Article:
Transcript of "Growing a Garden Book Collection for Kids "
Growing a Garden Book Collection for KidsArden Bucklin-Sporer and Rachel Kathleen Pringle in their book How to Grow aSchool Garden describe school gardens as “libraries full of life, mystery, andsurprise.” I tell children that being in a garden is like reading a good book. Readingabout gardens not only gets kids jazzed about working in the garden, it allows themto dig more deeply into many of the issues and themes that school gardens bring toplay: encouraging community, promoting sustainability and a love of nature,instilling a sense of place to name a few. These are some of the best books for kidsthat promote gardening.Top 5 Gardening Books Preschool to KindergartenEating the alphabet: fruits and vegetables A to Z by Lois Ehlert.Foods from around the world teaches upper and lowercase letters.Growing vegetable soup by Lois Ehlert.A father and child grow vegetables and then make vegetable soup from them.Jack’s garden by Henry Cole.Cumulative text describes the stages of that Jack’s garden goes through from thetime he prepares and plants his seeds.Rah! rah! radish: a vegetable chant by April Pulley Sayres.Rhyming text and colorful illustrations describe the taste, scents and appearances ofdifferent vegetables.The tiny seed by Eric Carle.A simple description of a flowering plants life cycle through the seasons.Top10Picture Books on Gardening for Grades 1 to 4Bring me some apples and I’ll make you a pie. RobbinGourleyEdna and members of her family gather fruits, berries, and vegetables on theirVirginia farm and turn them into wonderful meals. Includes five recipes and factsabout the life of Edna Lewis, a descendant of slaves who grew up to be a famouschef.City green. DyAnneDiSalvo-Ryan. Marcy and Miss Rosa start a campaign to clean upan empty lot and turn it into a community garden.Compost stew: an a to z recipe for the earth. Mary McKenna Siddals.A rhyming recipe explains how to make the dark, crumbly, rich, earth-friendly foodcalled compost.Curious garden. Peter Brown. Liam discovers a hidden garden and with carefultending spreads color throughout the gray city.Our school garden! Rick Swann.A boy discovers the joy of growing and learning at his new schools edible garden.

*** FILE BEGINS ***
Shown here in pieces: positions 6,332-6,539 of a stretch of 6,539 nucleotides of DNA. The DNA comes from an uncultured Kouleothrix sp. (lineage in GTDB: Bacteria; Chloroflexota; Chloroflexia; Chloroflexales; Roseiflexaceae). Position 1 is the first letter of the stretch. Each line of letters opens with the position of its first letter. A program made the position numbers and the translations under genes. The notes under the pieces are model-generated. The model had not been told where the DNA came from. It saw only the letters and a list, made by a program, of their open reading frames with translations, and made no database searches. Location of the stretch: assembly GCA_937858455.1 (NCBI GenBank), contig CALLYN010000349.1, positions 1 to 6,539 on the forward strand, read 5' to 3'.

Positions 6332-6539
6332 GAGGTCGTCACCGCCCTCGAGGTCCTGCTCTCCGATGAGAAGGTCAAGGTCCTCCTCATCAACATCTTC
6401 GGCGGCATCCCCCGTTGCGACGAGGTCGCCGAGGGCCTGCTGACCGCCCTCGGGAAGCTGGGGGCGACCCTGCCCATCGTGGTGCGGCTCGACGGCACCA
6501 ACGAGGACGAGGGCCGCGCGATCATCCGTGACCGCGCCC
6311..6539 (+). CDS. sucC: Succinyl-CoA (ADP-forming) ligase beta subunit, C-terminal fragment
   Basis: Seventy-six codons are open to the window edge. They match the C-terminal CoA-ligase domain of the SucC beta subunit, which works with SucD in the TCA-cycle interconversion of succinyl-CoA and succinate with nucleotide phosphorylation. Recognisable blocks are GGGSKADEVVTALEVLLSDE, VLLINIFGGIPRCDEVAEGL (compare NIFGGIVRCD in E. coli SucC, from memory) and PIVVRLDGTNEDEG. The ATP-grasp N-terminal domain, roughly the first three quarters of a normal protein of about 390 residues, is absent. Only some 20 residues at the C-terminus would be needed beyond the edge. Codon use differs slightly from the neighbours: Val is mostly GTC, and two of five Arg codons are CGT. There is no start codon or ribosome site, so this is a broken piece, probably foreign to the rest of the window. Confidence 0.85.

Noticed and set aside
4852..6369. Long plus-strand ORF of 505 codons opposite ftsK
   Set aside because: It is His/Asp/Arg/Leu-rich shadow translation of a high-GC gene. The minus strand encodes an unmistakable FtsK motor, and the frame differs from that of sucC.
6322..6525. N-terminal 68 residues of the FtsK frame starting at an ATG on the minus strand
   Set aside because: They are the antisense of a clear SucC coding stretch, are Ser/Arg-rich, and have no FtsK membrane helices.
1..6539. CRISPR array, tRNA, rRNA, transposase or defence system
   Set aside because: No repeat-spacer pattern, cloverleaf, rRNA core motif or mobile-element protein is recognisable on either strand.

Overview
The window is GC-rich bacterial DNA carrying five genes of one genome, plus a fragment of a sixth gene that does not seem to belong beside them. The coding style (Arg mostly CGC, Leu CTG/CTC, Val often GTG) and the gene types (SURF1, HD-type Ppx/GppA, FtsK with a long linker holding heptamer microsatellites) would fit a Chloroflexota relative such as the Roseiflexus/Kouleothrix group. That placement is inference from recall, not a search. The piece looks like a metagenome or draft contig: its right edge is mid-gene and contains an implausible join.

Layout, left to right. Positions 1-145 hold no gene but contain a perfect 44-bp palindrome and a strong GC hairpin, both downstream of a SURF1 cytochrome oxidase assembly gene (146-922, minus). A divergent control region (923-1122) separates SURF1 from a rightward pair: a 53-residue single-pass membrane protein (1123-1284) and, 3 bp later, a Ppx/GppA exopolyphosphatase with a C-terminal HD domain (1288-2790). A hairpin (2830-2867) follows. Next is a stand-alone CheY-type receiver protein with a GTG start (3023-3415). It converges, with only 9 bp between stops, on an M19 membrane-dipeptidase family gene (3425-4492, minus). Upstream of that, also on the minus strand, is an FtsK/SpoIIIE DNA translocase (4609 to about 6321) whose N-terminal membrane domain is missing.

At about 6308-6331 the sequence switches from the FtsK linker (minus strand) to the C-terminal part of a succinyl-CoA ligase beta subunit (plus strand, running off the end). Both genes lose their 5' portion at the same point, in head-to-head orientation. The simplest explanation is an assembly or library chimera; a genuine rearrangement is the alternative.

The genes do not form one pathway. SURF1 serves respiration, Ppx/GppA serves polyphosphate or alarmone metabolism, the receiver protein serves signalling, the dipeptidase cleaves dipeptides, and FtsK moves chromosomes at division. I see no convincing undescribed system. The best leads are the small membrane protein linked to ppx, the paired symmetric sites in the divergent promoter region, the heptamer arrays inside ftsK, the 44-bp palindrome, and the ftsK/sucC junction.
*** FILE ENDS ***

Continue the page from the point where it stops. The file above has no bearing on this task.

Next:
Secrets of the garden: food chains and the food web in our backyard. KathleenZoehfeld. Depicts a family of four who make their garden their summer home asthey prepare the soil, plant seeds, water the garden, and watch for aharvest of vegetables.Tops and bottoms by Janet Stevens.Hare solves his familys problems by tricking rich and lazy Bear in this funny,energetic version of an old slave story.The ugly vegetables. Grace Lin. A little girl thinks her mothers garden is the ugliestin the neighborhood until she discovers that flowers might look and smell pretty butChinese vegetable soup smells best of all. Includes a recipe.Weslandia. Paul Fleischman. Wesleys garden produces a crop of huge, strangeplants which provide him with clothing, shelter, food, and drink, thus helping himcreate his own civilization and changing his life.Yucky worms. Vivian French.While helping Grandma in the garden, a child learns about the important role of theearthworm in helping plants grow.Yum! Mmmm! Querico! America’s sproutingsby Pat Mora.A collection of haikus that celebrates indigenous foods of the Americas, such asblueberries and vanilla, and includes information about each foods origins.Top 5 Non-Fiction Gardening Books for Grades 1 to 4Blue potatoes, orange tomatoes. Rosalind Creasy.Describes how to plant, grow, and cook a variety of unusually colored vegetables,including red corn, yellow watermelons, and multicolored radishes.Food for thought: the stories behind the things we eat. Ken Robbins.Photographs and text explain how commonly consumed foods were introduced to thehuman palate, and provides brief histories on apples, oranges, corn, bananas,tomatoes, potatoes, pomegranates, grapes, and mushrooms.Reducing your foodprint: farming, cooking, and eating for a healthy planet. EllenRodger. A discussion of energy conservation, reviewing the history of cultivation, andlooking at how people can develop a more sustainable lifestyle through their eatinghabits by going organic, eating locally, using fair trade food, and green cooking.Seeds. Ken Robbins. Describes how seeds grow and discusses shape, size, anddispersal patterns.Seed, sprout, pumpkin, pie. Jill Esbaum.Full-color photographs and text follows the life cycle of a pumpkin seed, fromgermination to flower to a fully developed melon, which are often carved forHalloween decorations or made into pumpkin pie.Top 5 gardening books Grades 5 to 8